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Seattle Mariners lose in walkoff fashion as Tampa Bay Rays work harder, faster, better, stronger

In a game between two titan teams that maybe shouldn’t have been this close when one was making a bullpen start, the Mariners lose in heartbreaking fashion after an admirable effort.

Seattle Mariners v Tampa Bay Rays Photo by Mike Carlson/Getty Images

Many would say an ideal strategy in any endeavor is to work smarter, not harder. In September baseball, a culmination of a grind of one hundred and sixty-two games with all the looming implications of the playoffs around the corner, teams are often not afforded the luxury of choice. The Seattle Mariners played game three of a four game set against a Tampa Bay Rays team with a better record and ahead of them in the wild card standings, and despite the Mariners best efforts the Rays were ultimately smarter and harder working, Seattle losing with a score of 5-7.

That season long grind was especially felt today with the Mariners intended plan to opt for a bullpen start instead of rookie Bryan Woo’s regular spot in the rotation, opting to rest the young arm in this final stretch. Taking on the opening role would be midseason addition Trent Thornton.

Seattle Mariners v Tampa Bay Rays Photo by Mike Carlson/Getty Images

Before Thornton would get a chance to throw a single pitch, the offense was working hard early, a smart move against a scrappy Rays team. Tampa Bay starter Aaron Civale started out his day missing the zone badly, and J.P. Crawford led off working a full count and a walk. Civale did a little better getting ahead of Julio Rodríguez 0-2, but Julio took the next pitch straight up the middle into center field for a single. This shook Civale enough that he promptly went wild and hit Teoscar Hernández, and just like that the bases were loaded in the first with nobody out. Eugenio Suárez had a tough at bat where he was caught looking on an impressive curve that should have honestly only had been strike two, but Dominic Canzone kept the momentum going by working a full count walk to score the Mariners first run. Then Ty France was kind enough to immediately add on two more with an RBI single.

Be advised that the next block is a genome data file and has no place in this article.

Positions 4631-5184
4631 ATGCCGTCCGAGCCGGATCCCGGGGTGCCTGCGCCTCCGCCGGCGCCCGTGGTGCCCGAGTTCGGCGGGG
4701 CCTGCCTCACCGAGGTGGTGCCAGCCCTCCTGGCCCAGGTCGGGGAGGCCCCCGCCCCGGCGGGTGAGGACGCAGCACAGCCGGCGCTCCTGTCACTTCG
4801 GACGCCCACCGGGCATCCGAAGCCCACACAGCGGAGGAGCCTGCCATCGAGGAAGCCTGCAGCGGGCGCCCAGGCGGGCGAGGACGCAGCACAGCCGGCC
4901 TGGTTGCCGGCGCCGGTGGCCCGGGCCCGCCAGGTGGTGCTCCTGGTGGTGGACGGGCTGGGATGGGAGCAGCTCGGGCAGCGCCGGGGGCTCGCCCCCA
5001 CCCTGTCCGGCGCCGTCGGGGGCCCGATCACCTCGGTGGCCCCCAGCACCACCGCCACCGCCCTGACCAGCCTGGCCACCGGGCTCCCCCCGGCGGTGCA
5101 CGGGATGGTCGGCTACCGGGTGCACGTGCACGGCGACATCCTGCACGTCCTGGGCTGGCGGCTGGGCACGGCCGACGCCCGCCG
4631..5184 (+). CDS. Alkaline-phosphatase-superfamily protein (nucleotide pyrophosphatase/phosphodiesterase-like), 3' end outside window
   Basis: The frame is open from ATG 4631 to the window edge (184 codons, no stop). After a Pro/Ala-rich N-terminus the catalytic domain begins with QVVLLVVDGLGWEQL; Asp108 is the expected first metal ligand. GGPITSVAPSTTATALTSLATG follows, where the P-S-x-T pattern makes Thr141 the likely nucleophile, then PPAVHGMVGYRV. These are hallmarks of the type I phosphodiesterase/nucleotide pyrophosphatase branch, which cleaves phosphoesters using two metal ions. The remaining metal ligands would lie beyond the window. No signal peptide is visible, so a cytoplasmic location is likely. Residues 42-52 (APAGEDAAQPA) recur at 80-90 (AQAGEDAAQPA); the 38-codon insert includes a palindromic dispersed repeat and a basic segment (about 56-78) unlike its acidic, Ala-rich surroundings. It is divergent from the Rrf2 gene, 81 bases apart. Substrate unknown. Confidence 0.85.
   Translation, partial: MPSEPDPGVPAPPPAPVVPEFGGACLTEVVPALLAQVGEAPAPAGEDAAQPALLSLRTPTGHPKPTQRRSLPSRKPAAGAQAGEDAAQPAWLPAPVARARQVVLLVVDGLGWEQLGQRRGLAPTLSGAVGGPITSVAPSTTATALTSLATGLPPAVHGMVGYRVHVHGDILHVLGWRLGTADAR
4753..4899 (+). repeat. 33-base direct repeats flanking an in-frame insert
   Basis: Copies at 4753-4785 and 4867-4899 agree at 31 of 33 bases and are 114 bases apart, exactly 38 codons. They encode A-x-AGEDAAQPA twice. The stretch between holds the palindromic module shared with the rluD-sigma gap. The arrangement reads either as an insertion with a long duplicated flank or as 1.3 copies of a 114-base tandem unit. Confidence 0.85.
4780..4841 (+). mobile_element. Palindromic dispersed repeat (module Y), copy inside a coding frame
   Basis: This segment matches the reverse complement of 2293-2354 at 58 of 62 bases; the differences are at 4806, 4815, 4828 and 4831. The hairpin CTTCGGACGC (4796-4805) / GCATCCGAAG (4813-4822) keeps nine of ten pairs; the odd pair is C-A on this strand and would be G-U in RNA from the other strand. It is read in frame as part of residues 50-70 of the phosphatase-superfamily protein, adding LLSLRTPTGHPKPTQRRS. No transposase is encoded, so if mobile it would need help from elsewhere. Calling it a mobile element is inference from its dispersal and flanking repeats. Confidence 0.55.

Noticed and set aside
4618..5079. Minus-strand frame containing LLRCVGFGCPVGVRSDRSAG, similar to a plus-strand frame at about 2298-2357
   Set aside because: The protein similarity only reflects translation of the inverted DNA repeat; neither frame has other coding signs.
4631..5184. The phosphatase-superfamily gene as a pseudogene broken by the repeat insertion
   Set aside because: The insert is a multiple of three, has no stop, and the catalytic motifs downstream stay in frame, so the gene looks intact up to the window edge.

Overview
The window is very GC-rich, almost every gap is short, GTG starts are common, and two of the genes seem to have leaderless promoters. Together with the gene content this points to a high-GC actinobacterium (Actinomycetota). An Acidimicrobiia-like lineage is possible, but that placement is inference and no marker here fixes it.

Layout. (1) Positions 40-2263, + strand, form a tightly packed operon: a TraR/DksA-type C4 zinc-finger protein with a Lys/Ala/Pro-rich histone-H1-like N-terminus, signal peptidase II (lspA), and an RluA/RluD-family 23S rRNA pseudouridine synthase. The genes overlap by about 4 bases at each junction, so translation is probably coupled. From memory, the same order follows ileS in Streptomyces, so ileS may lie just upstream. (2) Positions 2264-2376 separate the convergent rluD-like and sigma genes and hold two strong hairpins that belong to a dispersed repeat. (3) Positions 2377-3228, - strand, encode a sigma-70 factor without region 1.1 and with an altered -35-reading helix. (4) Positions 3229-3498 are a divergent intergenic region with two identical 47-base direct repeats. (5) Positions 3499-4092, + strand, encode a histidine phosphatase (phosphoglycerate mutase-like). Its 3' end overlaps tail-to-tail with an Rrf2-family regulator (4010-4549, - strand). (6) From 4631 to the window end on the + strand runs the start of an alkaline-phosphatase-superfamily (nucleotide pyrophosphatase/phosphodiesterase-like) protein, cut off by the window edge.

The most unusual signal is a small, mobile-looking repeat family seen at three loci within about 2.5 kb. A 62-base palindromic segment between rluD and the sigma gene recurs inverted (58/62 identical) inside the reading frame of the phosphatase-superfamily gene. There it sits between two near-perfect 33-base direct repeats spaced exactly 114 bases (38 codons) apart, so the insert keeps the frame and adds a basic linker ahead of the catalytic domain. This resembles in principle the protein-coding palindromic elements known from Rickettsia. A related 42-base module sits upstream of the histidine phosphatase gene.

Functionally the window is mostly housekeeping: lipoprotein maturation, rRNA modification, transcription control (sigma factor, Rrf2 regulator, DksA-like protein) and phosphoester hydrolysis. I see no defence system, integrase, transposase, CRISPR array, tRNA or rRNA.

Mike Ford worked the third full count of the inning before chasing a fastball high and off the plate, and Josh Rojas went 2-2 before flying out to end the inning, contributing not much but at least helping to make Aaron Civale put his hard work in early with 36 pitches just through the top of the first. Trent Thornton also started out his inning by giving up a full count walk, to Brandon Lowe, but had better luck than Civale overall. Randy Arozarena grounded into a fielder’s choice that erased Lowe at second and Josh Lowe flew out to Julio in center field and Thornton was almost out of the inning. If not for a Dominic Canzone bobbled ball when Isaac Paredes hit a liner into left field then Thornton might have gotten out of the inning clean, but instead Arozarena came around to score, and Thornton instead escaped on the next batter by striking out Luke Raley.

Julio Rodríguez took responsibility for his fellow outfielder’s mistake and made up for it by hitting a towering home run that was caught by Randy Arozarena in left field. Yes, you did read that right. A bizarre feature of Tropicana Field are rings that hang from the dome, one of three of which is a home run if the ball hits (apparently). The ball hit one of the aforementioned rings, the good one (apparently), and it was ruled a home run. Oddities aside, it would have been a home run in 27/30 parks, and was Julio’s 29th home run of the season, a career high.

Thornton was even sharper when he came back out in the second, and worked a 1-2-3 inning including getting José Siri and René Pinto to strike out swinging. One hit, no earned runs, one walk, five whiffs, and three strikeouts was more than sufficient enough of an opening act from Trent Thornton. But the Mariners offense quickly went silent, and keeping the Rays suppressed would prove an impossible task.

Luke Weaver took over the work in the third inning, and was a mixed bag overall in effectiveness. Ultimately he ended the day the leader in whiffs with nine, five on his changeup, and he racked up a couple strikeouts over his 4.1 innings of work, but he also allowed two walks and four earned runs. His first two innings, the third and fourth, were scoreless. Weaver held a 1-2-3 third including an impressive strikeout of Brandon Lowe chasing a 2-2 sweeper, and faced the minimum again in the fourth. Credit for that minimum in the fourth goes to Brian O’Keefe though, as Weaver had hit Isaac Paredes on the wrist, and when Weaver threw one in the dirt that O’Keefe was only able to block with his pads, he recovered lightning quick and nabbed Paredes attempting to steal second.